|Stress||Dysregulation of the brain–gut axis can influence the main pathophysiological features of IBS, including visceral hypersensitivity, colonic motility and alterations in the gut microbiota.||Clinical symptom severity. |
Salivary diurnal and/or waking cortisol.
Serum neuropeptide Y.
Serotonin transporter gene variants.
Catechol-O-methyltransferase Val158Met gene variants.
Cognitive behavioral therapy.
|Circadian disruption||Circadian rhythm disruption can affect several aspects of gastrointestinal function including gastrointestinal motility, visceral sensitivity, immunological function, and barrier integrity.||Questioning around sleep patterns and electric light-at-night exposure.|
|Extending the dark period.|
Regular sleep patterns.
|Physical inactivity||Clinical studies have found that increasing physical activity can improve gastric emptying, intestinal gas transit and reduce abdominal distension.||Tracking physical activity levels.|
Activity tracker step count.
|Carbohydrate intolerance||Fermentable carbohydrates may increase osmotic load and gas production in the distal small bowel and the proximal colon.||Breath testing for lactose and fructose intolerance.|
Breath testing for small intestinal bacterial overgrowth.
Genetic testing for sucrase-isomaltase gene variants.
|Reduce intake of refined sugar and carbohydrates.|
Low FODMAP diet.
|Lactose intolerance||Unabsorbed lactose in the intestine can increase osmotic load and intestinal water content in addition to undergoing fermentation to produce short chain fatty acids and gas including hydrogen and methane, which may cause or aggravate symptoms in susceptible individuals. ||Positive test of lactose malabsorption (genetic, biopsy, or H2-breath test) and subsequent open-label lactose challenge.||Lactase enzyme therapy.|
Low-lactose or lactose-free diet.
|Food hypersensitivity||Immunologically mediated food hypersensitivity may play a role in the development of gastrointestinal symptoms via a local and limited IgE-mediated reaction in the intestinal mucosa and/or IgE-independent mechanisms.||Dietary elimination and re-challenge.|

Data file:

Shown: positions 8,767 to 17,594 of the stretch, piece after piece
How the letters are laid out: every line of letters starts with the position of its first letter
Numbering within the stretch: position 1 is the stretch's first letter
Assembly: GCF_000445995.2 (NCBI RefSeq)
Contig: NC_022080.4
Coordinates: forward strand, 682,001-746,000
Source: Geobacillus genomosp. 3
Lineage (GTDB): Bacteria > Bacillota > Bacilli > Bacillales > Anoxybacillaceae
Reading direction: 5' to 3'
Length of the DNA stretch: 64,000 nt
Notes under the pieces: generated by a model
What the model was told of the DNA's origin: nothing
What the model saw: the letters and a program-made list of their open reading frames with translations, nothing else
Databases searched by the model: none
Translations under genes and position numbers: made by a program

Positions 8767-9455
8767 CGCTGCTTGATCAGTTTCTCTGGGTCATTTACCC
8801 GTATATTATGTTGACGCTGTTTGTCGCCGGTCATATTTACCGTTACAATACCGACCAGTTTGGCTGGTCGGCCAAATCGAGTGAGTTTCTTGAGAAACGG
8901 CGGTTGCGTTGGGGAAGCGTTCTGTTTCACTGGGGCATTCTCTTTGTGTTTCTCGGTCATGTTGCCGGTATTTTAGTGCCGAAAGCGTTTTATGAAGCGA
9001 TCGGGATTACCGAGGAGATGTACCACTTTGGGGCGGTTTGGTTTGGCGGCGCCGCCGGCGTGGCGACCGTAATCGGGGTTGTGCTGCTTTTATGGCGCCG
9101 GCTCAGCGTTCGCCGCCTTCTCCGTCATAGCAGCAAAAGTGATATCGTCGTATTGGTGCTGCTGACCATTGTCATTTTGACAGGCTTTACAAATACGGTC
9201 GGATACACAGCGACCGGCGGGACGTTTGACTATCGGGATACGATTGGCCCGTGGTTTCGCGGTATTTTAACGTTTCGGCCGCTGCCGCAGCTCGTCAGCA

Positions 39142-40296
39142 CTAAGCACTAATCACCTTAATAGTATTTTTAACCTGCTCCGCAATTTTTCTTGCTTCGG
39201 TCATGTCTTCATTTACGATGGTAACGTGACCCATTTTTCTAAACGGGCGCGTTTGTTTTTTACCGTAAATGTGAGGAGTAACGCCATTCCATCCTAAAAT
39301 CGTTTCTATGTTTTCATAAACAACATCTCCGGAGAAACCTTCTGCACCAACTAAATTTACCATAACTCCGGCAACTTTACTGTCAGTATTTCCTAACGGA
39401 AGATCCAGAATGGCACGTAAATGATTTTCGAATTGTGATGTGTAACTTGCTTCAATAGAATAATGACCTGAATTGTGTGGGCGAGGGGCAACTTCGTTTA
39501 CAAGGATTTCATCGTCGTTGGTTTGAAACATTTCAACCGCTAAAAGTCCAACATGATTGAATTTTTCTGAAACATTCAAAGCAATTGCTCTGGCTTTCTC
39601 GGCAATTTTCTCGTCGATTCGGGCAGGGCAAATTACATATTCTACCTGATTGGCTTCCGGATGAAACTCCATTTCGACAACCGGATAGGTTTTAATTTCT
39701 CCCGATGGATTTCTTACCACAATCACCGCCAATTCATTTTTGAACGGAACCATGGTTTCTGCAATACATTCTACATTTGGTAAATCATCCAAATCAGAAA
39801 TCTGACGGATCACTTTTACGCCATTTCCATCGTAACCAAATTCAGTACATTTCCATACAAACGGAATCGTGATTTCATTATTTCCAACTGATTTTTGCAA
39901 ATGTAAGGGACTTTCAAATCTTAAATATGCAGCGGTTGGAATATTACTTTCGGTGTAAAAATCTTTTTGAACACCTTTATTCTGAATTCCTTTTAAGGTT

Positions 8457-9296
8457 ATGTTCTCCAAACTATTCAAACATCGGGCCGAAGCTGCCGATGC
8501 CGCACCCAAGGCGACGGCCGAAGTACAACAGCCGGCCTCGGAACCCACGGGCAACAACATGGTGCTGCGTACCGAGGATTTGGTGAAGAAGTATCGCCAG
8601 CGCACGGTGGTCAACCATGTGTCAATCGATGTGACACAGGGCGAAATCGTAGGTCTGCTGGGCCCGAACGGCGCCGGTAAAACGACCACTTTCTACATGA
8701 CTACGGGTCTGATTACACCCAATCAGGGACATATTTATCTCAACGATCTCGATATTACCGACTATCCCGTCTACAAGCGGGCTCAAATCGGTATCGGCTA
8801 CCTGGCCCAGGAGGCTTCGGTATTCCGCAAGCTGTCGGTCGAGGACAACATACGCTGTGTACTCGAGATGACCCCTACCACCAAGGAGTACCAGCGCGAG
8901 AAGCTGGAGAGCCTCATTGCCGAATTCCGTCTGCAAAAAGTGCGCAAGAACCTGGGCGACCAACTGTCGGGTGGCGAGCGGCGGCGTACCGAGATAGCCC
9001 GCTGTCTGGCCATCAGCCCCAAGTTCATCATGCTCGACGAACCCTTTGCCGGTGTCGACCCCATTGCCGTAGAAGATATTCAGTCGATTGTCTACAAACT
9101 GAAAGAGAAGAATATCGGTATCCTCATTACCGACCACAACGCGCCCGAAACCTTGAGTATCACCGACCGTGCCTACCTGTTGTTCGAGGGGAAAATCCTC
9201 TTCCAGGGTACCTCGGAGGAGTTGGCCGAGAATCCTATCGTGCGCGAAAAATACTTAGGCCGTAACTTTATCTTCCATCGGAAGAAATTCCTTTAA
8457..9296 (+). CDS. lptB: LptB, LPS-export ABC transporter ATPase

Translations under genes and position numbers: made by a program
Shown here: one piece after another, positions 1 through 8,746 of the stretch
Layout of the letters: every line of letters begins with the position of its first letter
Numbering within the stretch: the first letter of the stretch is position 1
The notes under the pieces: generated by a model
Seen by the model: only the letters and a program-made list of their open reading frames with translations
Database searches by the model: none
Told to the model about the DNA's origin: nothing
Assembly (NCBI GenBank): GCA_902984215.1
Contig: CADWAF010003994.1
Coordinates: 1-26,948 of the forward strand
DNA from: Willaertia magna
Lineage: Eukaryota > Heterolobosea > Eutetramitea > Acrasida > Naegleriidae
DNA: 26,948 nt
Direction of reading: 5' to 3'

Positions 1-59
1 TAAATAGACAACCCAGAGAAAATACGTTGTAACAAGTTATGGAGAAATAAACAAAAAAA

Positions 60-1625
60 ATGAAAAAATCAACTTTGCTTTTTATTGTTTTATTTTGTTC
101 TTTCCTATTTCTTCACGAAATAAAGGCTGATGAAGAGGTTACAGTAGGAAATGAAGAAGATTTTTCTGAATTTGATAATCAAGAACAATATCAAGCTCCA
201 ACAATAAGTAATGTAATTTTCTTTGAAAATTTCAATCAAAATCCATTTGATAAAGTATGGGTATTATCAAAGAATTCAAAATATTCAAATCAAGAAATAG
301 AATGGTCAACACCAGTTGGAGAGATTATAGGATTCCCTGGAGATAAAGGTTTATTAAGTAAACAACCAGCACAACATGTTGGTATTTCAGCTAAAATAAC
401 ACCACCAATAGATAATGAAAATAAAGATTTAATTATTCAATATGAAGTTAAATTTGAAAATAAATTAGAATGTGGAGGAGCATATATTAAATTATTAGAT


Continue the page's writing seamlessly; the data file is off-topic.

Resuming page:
IgG antibodies to foods.
|Elimination and re-challenge diet.|
IgG antibody-guided exclusion diet.
|Non-celiac gluten sensitivity||People with NCGS have evidence of immune activation (measured with increased serum levels of soluble CD14), leaky gut (lipopolysaccharide-binding protein and antibody reactivity to bacterial LPS and flagellin) and intestinal damage (fatty acid-binding protein 2).||Clinical rating scale, response to a gluten-free diet, and double-placebo controlled gluten challenge.|
HLA-DQ2/8 gene variants.
|Nickel-related intestinal mucositis||In nickel sensitive people, exposure results in elevated levels of IFNy, IL-5, and IL-13 in the supernatants of peripheral blood mononuclear cell cultures stimulated with nickel, suggesting a pro-inflammatory effect.||Positive nickel patch test.||Low nickel diet.|
|Vitamin D deficiency||Vitamin D deficiency could contribute to mucosal inflammation, impaired epithelial cell integrity, and the alterations in the composition of the gut microbiome.||Serum 25-hydroxy vitamin D.||Sunlight exposure.|
Vitamin D3 supplementation.
|Exocrine pancreatic insufficiency||Impaired digestion of food may increase antigenic load and/or contribute to postprandial osmotic diarrhoea.||Clinical symptoms of postprandial osmotic diarrhoea, or galacto-oligosaccharide intolerance.|
Fecal elastase-1 (FE-1).
|Digestive enzyme therapy.|
|Low-grade inflammation||Low-grade intestinal inflammation contributes to altered permeability, hypersensitivity of enteric nerves and changes in serotonin signaling.||Fecal calprotectin.||Low antigenic/elimination diet. |
Anti-inflammatory herbal medicines, such as Boswellia serrata.
|Intestinal permeability||Intestinal permeability contributes to low-grade intestinal inflammation and increased visceral and pain sensitivity.||Intestinal permeability (lactulose/mannitol).|
Serum lipopolysaccharide binding protein.
|Bile acid malabsorption||An increase in the fecal excretion and change in the proportion of the various bile acids in stool contributes to intestinal permeability, water and electrolyte secretion, and increased colonic transit.||Therapeutic trial of bile acid binders.|
Selenium homotaurocholic acid test.
KLB rs17618244 and GPBAR1rs11554825 gene variants.
|Bile acid binders.|
Pancreatic enzyme therapy.
Diet that minimizes bile acid production and/or excretion.
|Chronic constipation||Functional constipation is associated with visceral sensitivity and alterations in serotonin signaling.||The Bristol Stool Scale.||Laxatives.|
|Dysbiosis||Alterations in the gastrointestinal microbiota activate mucosal innate immune responses which increase epithelial permeability, initiate nociceptive sensory pathways and dysregulate the enteric nervous system.||Comprehensive stool microbiology.|
Breath testing for small intestinal bacterial overgrowth.
|Gut-microbiota-targeted dietary interventions.|
|Small intestinal bacterial overgrowth||Colonic gram-negative aerobes and anaerobic species overgrow in the small intestine where they ferment carbohydrate and contribute to digestive symptoms.||Breath testing for small intestinal bacterial overgrowth.||Antibiotics.|
Medical food-based elemental diet.
|Parasitic infection or overgrowth||Specific subtypes of Blastocystis species may contribute to dysbiosis, upregulate pro-inflammatory cytokines, and degrade tight junction proteins and increase intestinal permeability. D. fragilis-infection may result in inflammatory changes and intestinal permeability in the gut mucosa.||Comprehensive stool parasitology, including Blastocystis species and D. fragilis.||Antibiotic therapy.|
Emulsified oil of Oregano. Saccharomyces boulardii.